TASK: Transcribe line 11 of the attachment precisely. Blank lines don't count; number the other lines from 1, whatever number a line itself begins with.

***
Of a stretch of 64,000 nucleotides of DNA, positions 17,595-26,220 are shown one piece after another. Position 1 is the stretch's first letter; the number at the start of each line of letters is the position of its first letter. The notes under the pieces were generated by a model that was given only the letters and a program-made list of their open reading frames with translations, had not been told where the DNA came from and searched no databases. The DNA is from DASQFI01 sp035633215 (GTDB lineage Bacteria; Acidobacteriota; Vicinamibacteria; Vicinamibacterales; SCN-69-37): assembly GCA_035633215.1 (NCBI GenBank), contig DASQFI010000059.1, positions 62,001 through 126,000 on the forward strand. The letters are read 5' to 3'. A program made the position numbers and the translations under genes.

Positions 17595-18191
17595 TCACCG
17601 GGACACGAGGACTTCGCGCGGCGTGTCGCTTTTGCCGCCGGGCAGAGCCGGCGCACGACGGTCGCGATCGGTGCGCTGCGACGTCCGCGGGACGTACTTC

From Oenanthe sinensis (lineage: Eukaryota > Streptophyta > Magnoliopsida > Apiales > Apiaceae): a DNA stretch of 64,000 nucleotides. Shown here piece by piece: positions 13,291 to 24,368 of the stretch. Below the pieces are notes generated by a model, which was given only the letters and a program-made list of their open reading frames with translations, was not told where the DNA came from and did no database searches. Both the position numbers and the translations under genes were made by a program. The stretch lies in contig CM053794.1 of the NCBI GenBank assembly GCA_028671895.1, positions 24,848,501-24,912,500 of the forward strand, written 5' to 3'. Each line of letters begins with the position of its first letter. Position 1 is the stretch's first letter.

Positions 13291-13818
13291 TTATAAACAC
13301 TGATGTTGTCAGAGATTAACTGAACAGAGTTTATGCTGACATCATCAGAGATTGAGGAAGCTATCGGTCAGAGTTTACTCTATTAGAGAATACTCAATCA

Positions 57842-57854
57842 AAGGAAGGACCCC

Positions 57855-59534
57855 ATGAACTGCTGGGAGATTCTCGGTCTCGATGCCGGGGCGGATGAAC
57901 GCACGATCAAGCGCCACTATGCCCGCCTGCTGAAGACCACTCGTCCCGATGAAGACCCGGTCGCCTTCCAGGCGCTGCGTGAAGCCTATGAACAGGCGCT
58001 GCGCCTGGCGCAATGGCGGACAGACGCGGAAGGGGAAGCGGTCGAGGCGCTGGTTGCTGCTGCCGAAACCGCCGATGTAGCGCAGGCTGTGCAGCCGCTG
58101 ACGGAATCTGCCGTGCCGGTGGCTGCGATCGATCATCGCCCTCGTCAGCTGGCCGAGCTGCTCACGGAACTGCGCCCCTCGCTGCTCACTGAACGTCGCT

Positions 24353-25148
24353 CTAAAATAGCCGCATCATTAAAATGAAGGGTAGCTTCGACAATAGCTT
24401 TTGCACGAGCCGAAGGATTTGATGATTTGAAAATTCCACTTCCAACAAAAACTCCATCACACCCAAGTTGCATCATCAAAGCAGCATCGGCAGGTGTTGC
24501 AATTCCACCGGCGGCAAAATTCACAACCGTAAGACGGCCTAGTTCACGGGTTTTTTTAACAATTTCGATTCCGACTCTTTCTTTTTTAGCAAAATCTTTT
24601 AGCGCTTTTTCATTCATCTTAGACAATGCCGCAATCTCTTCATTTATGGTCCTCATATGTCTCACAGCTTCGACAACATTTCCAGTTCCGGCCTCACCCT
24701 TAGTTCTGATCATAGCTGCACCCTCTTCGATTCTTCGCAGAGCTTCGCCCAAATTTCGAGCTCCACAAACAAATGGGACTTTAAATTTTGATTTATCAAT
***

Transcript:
Positions 57855-59534